Short Story Competition: Searching for the Sunrise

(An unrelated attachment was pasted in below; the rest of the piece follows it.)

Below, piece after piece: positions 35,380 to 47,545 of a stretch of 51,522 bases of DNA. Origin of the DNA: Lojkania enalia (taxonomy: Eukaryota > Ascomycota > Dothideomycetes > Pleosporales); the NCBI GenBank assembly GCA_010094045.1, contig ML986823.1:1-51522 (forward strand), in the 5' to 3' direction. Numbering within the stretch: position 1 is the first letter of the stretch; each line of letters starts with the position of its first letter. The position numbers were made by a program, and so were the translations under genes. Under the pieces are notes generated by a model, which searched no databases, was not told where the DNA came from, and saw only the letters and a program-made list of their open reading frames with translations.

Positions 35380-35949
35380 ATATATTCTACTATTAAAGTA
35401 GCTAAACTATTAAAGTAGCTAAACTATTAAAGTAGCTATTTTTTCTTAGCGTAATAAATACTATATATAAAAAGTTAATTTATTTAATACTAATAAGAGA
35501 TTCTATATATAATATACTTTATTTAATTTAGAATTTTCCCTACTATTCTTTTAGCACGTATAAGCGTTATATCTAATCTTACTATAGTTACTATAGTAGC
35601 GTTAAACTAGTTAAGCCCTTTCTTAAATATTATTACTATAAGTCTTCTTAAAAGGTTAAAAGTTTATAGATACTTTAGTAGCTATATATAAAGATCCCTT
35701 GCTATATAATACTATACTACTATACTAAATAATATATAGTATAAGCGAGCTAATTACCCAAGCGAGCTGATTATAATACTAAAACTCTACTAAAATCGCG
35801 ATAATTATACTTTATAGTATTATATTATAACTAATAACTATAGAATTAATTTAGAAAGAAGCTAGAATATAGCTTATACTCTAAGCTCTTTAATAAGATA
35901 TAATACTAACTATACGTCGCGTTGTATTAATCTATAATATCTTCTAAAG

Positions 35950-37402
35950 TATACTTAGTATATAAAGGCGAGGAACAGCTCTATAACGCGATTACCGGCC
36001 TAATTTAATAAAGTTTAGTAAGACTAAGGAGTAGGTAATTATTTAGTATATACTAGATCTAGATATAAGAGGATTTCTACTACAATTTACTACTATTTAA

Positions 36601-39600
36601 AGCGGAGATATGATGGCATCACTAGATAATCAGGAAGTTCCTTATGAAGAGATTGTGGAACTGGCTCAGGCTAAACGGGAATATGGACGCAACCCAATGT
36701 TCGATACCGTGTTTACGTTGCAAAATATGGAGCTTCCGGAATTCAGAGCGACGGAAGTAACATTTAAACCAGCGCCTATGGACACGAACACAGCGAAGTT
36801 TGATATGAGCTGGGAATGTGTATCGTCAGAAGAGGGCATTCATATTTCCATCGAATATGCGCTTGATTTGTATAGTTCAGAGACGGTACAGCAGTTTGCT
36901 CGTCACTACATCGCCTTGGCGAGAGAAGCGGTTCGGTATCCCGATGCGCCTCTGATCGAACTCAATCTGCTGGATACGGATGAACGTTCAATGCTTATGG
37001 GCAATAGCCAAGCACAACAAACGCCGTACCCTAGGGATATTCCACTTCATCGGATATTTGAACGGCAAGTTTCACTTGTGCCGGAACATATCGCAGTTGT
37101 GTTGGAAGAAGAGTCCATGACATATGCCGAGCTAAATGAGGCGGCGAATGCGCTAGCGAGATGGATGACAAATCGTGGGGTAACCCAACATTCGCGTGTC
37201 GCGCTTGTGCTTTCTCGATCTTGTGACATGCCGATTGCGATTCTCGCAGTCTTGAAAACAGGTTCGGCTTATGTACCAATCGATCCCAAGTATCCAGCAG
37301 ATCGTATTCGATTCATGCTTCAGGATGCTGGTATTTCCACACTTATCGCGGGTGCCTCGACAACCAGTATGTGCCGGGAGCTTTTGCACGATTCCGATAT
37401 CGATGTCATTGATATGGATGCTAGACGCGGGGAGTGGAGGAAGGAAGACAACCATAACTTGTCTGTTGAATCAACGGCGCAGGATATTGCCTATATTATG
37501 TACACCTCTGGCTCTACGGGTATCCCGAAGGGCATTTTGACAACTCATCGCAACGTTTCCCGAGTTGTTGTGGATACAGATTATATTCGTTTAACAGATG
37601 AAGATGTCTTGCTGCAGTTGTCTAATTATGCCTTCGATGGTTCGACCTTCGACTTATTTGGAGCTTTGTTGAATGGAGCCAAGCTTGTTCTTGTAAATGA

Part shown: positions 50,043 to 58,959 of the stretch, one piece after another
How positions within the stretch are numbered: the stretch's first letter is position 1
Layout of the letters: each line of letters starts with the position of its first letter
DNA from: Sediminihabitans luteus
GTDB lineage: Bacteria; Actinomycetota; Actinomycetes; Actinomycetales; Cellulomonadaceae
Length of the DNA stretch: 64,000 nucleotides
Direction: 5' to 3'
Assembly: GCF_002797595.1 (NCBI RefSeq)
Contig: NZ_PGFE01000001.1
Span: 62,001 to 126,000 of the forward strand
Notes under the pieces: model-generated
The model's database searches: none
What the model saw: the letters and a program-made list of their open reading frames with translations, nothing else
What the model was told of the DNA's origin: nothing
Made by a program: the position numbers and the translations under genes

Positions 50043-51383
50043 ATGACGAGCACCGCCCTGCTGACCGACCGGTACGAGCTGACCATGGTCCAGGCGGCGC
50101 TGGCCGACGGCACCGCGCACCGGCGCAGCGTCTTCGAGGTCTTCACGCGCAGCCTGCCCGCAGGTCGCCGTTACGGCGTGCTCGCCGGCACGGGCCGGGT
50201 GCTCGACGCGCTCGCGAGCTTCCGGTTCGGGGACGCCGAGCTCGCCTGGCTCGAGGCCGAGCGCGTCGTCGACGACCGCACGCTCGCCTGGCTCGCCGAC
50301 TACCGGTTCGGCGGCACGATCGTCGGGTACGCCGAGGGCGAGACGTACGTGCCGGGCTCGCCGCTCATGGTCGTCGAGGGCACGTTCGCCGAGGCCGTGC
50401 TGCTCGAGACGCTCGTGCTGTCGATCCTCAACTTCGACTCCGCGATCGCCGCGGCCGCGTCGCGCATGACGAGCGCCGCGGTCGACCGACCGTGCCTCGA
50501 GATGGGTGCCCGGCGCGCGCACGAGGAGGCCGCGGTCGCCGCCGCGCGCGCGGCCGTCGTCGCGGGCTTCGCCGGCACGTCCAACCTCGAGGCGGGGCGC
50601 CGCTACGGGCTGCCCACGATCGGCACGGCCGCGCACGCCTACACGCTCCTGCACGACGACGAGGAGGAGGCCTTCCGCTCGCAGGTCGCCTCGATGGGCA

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Dawn was my favourite time of day. It had something to do with the variety of colours in the sky. Reds, oranges, blues and purples: simultaneously caressing each other to create such a vivid landscape. Every morning since my eighteenth birthday, I woke up without fail to catch the sunrise. In the winter nights the sun stayed hidden until 7:44am. It felt like such a long time to wait until I could see my one and only comfort again. It was my friend, the only thing that I could truly rely on to be there. The only thing I could make sense of in a world that seemed doomed to destitution. Everything around me was so dull and grey. Nothing was natural anymore; therefore I often wondered what would become of us in the future. How many excuses would have to be made for another war, how many corrupt politicians would go into power before we said no. How long would it be before I could stop thinking for a change? An irrational thinker, that’s what I was told. Firstly by my mum, who worried when I slowly began to detach myself from society. Secondly, by my A Level English Lit teacher, who said if I wanted to get anywhere in life I would need to adjust my attitude and learn to accept that I could never change the world. I was constantly told to become a forward thinker. But I was stuck, how was it possible to look to the future when I had no idea what I wanted to be, or who I was in the present. They say that being an adult is tough; if I could barely handle being a teenager what hope did I have in the real world? My confusion compared to a parallel universe, it played on my mind and emotions, and the line between reality and fantasy was blurred. You could say that it was like a toxic substance waiting to consume me, leaving nothing but an inanimate figure behind. Many of my family members knew I was an abnormal child; I collected random objects that no one cared for. Pieces of thread, buttons that were accidentally left behind and scrunched up pieces of paper. Most of the time these were just food receipts, a waste of paper, but I used them to make collages. I had been doing this for five years. Most people that came by the house found my pieces interesting. Others questioned my mothers’ judgement and found them too morbid. When I was little other girls’ my age would play with Sylvanian Families and beanie bears, whereas I built a vast collection of living dead dolls. I looked past their grotesque and naturally scary appearance because there was something within my basic human nature that encouraged me to vie for the underdog. This is what I slowly became. Except, I didn’t support myself, I only came to accept all of my flaws rather than embrace what I believed to be my non-existent talents. Invisibility had become my inescapable super power. I often imagined myself as a ghost, people would only see me if they wanted to and the want was as rare as white lions. School was over, well, for a month at least. The deadline for university applications loomed over me like a grim reaper. It was something that I wasn’t ready to deal with. I had trouble deciding what to wear on a daily basis, so you can imagine my frustration trying to come to a conclusion on this. Rather than sitting down at my soul-sucking computer screen to further plunge myself into a pit of depression, I decided that I was going to go out and walk until inspiration for my future came to me. Surely, it would just hit me in the face. I hoped. The sky looked pale and washed out. I loved nature; everything about the outdoors captivated me. I had been walking for almost an hour and yet nothing came to me, other than dispiriting epiphanies about the inevitable fate of society. I had passed old, almost pre-historic street lamps, tattered signs and the odd homeless person. A part of me was tempted to turn around and go home but I wanted an excuse to avoid filling out my application, so I kept walking. Another hour passed before I came to a closed off pathway. The gate that sealed the entrance was rusty, connected by a limp chain, which looked like it would crumble at the slightest touch. Curiosity got the best of me. I pushed the gate apart as far as I could before the thread like chain restricted me; it was stronger than it looked. I managed to wriggle my way through; the waist up was easy but somehow my bottom half provided a slight problem. Looking around, I saw gravestone upon gravestone. A cemetery. Great. I was hoping to find myself in wonderland or Oz. I guess that was certainly too much to ask for. The creepy concrete slabs were covered in moss. Thus, reinforcing the feeling that this place had been forgotten a long time ago. I wondered if any one visited at all. As I walked around each concrete hump, I cautiously avoided walking over the soft patches of grass just in case the earth tried to swallow me up. There must have been over two hundred or so and I realised that this was a place that I probably shouldn’t be alone. I was about three quarters along the stretched out crack ridden path, when a small gravestone further downhill caught my eye. It was isolated, alone, separated from the others. I was about to approach it although a voice from behind startled me “Hello.” It said. I swiftly turned around eager to see whom the voice belonged to. A little girl, with brunette locks and rosy cheeks was stood there smiling at me. She wore a bright yellow dress that had flowers featuring many colours. The dress almost mimicked the sunrise that I waited anxiously to see every morning. She had white frilly socks on and wore black T-bar dolly shoes. “Hi,” I responded nervously, looking around to see if I was going to get into trouble. She giggled. “Who are you looking for?” “Well, I’m not allowed to be here, I’m kind of trespassing.” Still looking around me. “Oh, you shouldn’t do that, you could get into big trouble.” She crossed her arms behind her back and in a childlike manner shuffled her feet around. I didn’t know how old she was but I guessed around the age of eleven. Then I realised that similarly to me she was also alone. I looked around but I couldn’t catch a glimpse of any adults. “Where are your parents? You’re not alone are you?” “They are here somewhere, I always lose them.” Proceeding to hold out her hand “I’m Lily.” Ignoring her attempt. “Well, Lily, you shouldn’t be wondering around on your own, especially here.” “So, why do you? Where are your friends?” She eagerly questioned. It came as no surprise she was one of those irritating kids that always asked questions. “I don’t have any.” I went to walk away and she grabbed my hand. “You’re freezing.” I said pulling it away. “Don’t you have a coat to put on?”